Click to enlargeClick to enlargeClick to enlarge

Review By

Pastor, Artesia Christian Church, Artesia, CA

Darrel has an incredible love and interest in the cinematic arts. His reviews usually include independent and significantly important film.

Click to enlargeThe house -- the life -- that he has dreamed of. He gets rid of the old to bring in something new and alive -- even if it is only to be passed on to another. And through the building of this new house and new life, others share in the renewal -- especially his son and ex-wife.

We often come to understand in films with an eschatological element that knowing the end is close and sure helps us to focus on what is important in life. In scripture, when the First Testament prophets spoke of the coming Day of the Lord, they wanted it to seem immediate. In apocalyptic books, the message is that this is happening soon. In Paul's writings the coming of Christ is always something to be expected soon.

The basis of Jesus' preaching was that the Reign of God was at hand. In Life as a House, we see that the end is always close at hand. Sometimes we may be warned that it is coming. Or maybe it will be suddenly. But the end is always at hand, and that end makes clear just how important life is.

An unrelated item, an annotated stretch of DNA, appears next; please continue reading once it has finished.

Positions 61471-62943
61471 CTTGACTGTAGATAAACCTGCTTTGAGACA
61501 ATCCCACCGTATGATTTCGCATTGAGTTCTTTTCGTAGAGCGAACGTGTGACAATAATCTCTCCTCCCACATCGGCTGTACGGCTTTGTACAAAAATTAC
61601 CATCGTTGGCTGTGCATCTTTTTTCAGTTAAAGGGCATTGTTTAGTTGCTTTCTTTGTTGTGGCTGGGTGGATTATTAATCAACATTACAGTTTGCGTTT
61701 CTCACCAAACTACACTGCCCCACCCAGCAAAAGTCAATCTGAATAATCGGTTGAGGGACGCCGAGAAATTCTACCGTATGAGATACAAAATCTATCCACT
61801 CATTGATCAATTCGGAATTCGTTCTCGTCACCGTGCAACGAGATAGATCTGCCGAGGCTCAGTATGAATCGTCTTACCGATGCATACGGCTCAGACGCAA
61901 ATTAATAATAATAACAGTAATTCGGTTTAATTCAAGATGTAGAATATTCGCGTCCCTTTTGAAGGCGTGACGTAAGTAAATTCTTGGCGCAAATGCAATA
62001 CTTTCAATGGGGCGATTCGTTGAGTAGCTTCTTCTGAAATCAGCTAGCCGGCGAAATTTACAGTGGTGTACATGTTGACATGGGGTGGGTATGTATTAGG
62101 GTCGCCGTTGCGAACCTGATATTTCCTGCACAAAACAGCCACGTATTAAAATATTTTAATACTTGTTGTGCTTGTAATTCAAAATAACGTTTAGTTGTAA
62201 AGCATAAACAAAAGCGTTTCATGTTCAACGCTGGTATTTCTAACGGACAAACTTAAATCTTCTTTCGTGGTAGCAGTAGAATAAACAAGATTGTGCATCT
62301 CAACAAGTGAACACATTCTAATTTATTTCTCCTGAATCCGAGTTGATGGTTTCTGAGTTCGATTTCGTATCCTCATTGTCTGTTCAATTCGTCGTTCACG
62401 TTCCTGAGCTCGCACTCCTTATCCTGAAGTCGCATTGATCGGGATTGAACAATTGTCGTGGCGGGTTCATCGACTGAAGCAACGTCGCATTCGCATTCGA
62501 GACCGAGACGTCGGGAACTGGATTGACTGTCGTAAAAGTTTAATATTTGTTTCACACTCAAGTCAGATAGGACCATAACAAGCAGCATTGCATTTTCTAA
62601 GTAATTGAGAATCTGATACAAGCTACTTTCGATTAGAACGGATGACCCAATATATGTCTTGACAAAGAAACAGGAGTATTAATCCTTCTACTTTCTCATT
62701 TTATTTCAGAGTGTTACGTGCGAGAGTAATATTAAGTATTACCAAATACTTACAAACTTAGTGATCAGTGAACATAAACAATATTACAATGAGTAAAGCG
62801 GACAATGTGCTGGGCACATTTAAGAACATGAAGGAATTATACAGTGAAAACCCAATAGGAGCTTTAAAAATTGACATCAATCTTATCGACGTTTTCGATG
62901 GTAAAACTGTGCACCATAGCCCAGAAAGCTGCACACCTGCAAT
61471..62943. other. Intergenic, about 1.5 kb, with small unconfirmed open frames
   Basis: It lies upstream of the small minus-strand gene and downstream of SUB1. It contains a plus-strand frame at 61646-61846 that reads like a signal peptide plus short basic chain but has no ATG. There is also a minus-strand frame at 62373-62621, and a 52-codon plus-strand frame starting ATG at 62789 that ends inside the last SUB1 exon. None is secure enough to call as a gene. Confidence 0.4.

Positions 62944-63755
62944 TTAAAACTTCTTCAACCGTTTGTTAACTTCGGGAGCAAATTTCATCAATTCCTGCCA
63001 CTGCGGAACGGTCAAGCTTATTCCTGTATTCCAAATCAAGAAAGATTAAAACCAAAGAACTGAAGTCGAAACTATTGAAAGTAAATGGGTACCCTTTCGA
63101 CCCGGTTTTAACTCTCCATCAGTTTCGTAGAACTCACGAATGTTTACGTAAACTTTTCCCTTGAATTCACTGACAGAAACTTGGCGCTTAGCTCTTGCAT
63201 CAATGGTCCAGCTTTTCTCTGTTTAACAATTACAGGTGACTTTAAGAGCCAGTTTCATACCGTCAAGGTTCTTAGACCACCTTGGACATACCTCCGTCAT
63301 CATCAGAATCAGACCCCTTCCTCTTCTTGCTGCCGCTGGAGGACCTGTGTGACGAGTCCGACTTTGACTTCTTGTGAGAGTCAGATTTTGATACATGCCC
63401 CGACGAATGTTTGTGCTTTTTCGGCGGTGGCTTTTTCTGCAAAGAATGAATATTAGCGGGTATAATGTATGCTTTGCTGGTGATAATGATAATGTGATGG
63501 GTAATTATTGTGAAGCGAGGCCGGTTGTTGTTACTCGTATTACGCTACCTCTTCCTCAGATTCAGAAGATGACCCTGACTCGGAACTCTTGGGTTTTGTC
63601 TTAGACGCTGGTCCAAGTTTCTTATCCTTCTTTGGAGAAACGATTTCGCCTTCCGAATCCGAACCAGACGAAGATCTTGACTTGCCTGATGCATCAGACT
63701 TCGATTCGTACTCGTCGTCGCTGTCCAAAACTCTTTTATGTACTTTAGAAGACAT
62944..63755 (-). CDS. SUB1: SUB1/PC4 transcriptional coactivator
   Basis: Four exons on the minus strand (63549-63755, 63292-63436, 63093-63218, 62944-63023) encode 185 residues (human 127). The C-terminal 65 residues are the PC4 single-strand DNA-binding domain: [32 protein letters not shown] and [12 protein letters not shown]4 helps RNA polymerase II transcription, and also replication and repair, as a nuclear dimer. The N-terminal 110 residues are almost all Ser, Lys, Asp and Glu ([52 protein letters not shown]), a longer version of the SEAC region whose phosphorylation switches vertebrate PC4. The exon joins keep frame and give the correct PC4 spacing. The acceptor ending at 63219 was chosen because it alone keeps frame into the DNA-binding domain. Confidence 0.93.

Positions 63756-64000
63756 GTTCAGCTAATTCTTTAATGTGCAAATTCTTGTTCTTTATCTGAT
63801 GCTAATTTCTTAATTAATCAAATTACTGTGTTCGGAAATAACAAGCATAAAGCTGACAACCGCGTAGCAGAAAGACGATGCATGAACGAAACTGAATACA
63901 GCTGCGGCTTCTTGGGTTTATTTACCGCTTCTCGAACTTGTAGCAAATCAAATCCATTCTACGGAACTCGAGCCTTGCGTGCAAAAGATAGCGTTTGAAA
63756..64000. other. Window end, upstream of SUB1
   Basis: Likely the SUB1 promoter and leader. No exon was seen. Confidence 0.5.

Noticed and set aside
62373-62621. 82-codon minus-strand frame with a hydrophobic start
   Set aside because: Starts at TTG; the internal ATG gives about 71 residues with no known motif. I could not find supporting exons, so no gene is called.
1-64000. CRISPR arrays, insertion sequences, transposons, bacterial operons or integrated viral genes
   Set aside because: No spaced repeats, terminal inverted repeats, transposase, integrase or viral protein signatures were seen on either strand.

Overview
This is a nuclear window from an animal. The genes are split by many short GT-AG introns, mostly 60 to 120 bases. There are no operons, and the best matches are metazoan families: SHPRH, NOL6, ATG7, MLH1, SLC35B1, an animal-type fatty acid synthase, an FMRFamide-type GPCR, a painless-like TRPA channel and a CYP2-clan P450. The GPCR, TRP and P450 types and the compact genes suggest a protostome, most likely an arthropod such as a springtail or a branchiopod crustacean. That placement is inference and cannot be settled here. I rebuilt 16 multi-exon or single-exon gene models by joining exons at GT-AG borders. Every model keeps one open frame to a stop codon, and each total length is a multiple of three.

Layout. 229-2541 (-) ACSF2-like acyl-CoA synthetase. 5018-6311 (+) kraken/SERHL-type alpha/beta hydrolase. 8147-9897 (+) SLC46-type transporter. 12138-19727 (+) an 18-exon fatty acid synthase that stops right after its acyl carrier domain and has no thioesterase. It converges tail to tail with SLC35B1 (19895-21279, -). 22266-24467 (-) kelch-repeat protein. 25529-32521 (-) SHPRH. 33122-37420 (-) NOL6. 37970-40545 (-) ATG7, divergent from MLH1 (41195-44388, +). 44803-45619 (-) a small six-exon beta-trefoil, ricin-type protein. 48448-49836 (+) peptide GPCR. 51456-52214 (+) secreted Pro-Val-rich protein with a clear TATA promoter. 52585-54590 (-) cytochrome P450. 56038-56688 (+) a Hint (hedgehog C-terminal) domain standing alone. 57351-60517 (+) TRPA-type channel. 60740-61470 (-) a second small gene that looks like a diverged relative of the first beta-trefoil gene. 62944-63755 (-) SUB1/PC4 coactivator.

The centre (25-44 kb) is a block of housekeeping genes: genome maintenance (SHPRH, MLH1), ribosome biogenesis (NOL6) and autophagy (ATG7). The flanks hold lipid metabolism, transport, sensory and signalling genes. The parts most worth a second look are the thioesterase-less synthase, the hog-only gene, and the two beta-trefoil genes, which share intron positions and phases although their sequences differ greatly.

In Amazing Grace: A Vocabulary of Faith, Kathleen Norris tells of an acquaintance who had struggled with cancer and its treatment before a remission allowed her to return to teaching and writing.

"When [her department head] said to her, 'We've been through so much in the last few years,' the younger woman nodded, and smiled. 'Yes,' she said, emphatically. 'Yes! And hasn't it been a blessing!'

That's eschatology.

In Life as a House, George and his family are blessed by their living in an eschatological time.

Eschatology -- believing in a future that is life giving -- is not only about death. It is also about play. For in reality, none of us knows what the future holds. So we can choose to imagine it either in nihilistic term.

Jesus concludes the Sermon on the Mount by telling of a wise man and a foolish man. The wise man built a house on a rock, while the foolish man built a house on sand. When storms arose, the house built on the firm foundation stood, while the house on sand was destroyed. Life as a House combines the two men in George Monroe. The house of his life is falling apart. His marriage is gone. His son is in trouble. His job is gone. And the house he lives in is a trashy hovel in the midst of a tony subdivision.

But this man who has been foolish enough to build his house on the sand tears it down to rebuild something new -- something he can be proud of. And we watch it happen in his life and the life of his family as the old house is torn down and replaced by the house he has always dreamed of building.

Continued on next page

Click to enlargeClick to enlargeClick to enlarge
Click to enlargeClick to enlarge
Click to enlargeClick to enlargeClick to enlarge

Life As A House © 2001 New Line Cinema. All Rights Reserved.